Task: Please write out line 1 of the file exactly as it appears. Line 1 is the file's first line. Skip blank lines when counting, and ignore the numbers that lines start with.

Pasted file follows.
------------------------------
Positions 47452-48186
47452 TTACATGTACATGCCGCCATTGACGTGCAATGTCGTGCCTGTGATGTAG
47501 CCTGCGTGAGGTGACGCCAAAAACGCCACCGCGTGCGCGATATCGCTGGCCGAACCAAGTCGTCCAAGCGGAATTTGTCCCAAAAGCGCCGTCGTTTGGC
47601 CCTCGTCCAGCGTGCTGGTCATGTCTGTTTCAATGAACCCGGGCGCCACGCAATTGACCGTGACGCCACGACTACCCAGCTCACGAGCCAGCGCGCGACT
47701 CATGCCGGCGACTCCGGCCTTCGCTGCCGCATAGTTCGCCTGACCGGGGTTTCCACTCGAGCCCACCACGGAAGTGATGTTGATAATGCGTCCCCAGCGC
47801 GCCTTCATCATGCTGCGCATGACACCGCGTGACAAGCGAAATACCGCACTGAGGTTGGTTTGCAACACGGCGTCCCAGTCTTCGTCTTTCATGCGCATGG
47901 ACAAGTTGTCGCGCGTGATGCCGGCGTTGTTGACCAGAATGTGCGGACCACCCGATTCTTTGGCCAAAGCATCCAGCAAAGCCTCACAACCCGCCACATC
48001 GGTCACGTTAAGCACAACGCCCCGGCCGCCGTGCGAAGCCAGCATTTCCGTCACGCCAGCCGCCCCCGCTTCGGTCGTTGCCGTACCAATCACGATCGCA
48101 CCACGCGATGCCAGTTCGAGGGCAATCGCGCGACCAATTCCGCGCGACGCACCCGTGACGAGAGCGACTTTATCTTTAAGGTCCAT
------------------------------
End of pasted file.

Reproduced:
Positions 47452-48186